It might seem a little unbelievable that you can actually major in social media, but the slew of job advertisements for social media managers across all industries prove that there is sufficient demand for people who know how to navigate the fickle world of Facebook, YouTube, Twitter and more.

New platforms are emerging every day and each can be leveraged as a business or marketing tool – with the right person in the job.

While social media is usually offered as a subject under marketing, public relations or communications courses, a major invites a much more in-depth exploration of these technologies and platforms.

Not only will graduates have to be familiar with using and creating content for these services, they will also gain a theoretical understanding of social media practices and learn how to engage with their audiences, maintain customer loyalty and develop media campaign strategies.

COMMUNICATION SCIENCE

The importance of effective communication is slowly starting to gain more recognition and as a result, people are delving into communication science to learn how people communicate, how thinking can be influenced and how messages are created.

Understanding the science behind communication equips graduates with important critical thinking and analysis skills, which will be useful in advertising, business communications, marketing, politics and other fields.

While general communication science is largely theoretical, specialisations such as a major in communication sciences and disorders take on a practical slant. It teaches students about the origin and biology of communication disabilities, and they can choose a specific focus later to treat children and adults with these disorders.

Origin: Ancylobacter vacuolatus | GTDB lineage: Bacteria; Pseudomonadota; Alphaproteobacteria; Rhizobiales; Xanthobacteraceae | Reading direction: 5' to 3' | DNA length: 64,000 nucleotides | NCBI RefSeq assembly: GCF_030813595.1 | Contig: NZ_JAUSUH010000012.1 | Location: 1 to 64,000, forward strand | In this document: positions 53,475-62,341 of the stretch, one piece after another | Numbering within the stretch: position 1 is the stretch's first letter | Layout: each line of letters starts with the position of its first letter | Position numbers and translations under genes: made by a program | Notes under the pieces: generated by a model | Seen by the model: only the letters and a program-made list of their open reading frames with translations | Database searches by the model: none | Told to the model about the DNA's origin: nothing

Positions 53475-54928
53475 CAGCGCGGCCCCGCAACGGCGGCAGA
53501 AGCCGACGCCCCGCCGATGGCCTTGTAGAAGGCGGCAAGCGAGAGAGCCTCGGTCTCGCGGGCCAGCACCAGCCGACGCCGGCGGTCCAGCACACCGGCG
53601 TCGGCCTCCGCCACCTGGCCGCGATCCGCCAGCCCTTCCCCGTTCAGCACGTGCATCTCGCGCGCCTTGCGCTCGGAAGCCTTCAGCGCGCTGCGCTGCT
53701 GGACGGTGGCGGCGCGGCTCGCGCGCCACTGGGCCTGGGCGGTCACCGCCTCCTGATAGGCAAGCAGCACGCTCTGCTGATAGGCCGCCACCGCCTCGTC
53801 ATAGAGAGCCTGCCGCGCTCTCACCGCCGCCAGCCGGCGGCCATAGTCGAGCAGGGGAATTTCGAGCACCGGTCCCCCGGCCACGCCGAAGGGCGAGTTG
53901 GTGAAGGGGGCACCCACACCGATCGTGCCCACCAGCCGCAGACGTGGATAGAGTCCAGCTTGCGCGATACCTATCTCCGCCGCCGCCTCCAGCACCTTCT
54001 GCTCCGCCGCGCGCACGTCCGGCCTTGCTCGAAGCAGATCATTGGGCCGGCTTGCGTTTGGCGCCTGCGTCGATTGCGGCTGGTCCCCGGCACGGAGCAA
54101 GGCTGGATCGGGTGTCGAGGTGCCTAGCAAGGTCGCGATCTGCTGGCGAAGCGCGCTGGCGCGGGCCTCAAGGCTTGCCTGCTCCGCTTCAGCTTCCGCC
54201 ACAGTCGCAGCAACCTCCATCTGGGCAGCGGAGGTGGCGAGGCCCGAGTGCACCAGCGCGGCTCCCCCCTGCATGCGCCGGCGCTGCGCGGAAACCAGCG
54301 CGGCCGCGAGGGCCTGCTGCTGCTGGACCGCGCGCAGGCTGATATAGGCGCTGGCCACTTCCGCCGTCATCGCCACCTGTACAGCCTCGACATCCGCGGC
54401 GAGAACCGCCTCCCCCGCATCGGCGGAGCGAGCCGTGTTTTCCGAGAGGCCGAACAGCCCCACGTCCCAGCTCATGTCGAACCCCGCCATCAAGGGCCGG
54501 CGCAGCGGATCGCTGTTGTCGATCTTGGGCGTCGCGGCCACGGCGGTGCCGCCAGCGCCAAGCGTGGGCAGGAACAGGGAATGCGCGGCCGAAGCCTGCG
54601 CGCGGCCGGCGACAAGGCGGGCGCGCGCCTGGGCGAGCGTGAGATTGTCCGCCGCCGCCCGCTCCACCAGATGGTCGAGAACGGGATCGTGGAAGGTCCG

Awareness about communication disabilities is growing – especially among parents of young children – and so graduates in this field are increasingly in demand.

Photo: iStock

BIOMEDICAL ENGINEERING

It is an exciting time to be in the medical field as scientific advancements contribute to the increase in medical innovations. Patients will always need doctors, but doctors also need more advanced equipment and medicines to treat all the diseases present – and that is where biomedical engineers come in. 

By applying engineering principles to biology, biomedical engineers invent new medical tools and work in areas such as medical imaging and regenerative medicine.

Since it is considered an interdisciplinary field, they can have different specialties such as optics, neuroscience, cardiovascular science and more. Inventions such as the artificial heart, CT scan machines and prosthetic implants are all thanks to them.

This field is tipped to grow exponentially over the next decade so job security will never be an issue. 

SUSTAINABILITY STUDIES

The human population on earth is increasing, resources are slowly being depleted and our quality of life may experience a downgrade as a result. What can we do about it?

Sustainability studies is a relatively new discipline that has been gaining traction in the last five years as concern grows over the state of the environment and how human activity is affecting it.

It covers multiple fields such as economics, business and social sciences, but all with the environment playing the central role. 

A graduate with a major in sustainability studies can specialise in just about every field, but their goal is to explore ways that humans can pursue economic growth without imposing too great a cost on the environment. They can choose to specialise in areas such as business operations, agriculture, biotechnology and more.

Unless we find the potential to support life on Mars, we only have one Earth and it needs these people to find and achieve the balance between progress and preservation.

The evolution of civilisation brings with it a constant slew of new challenges to face, and it is the role of the universities to prepare every new generation to face them head on.

There are more options for tertiary study now than ever before, with many skills transferable between disciplines; it is up to the student to make informed choices based on what the world needs and the sort of career path he or she wants to work towards, whether that be a ‘traditional’ route or not.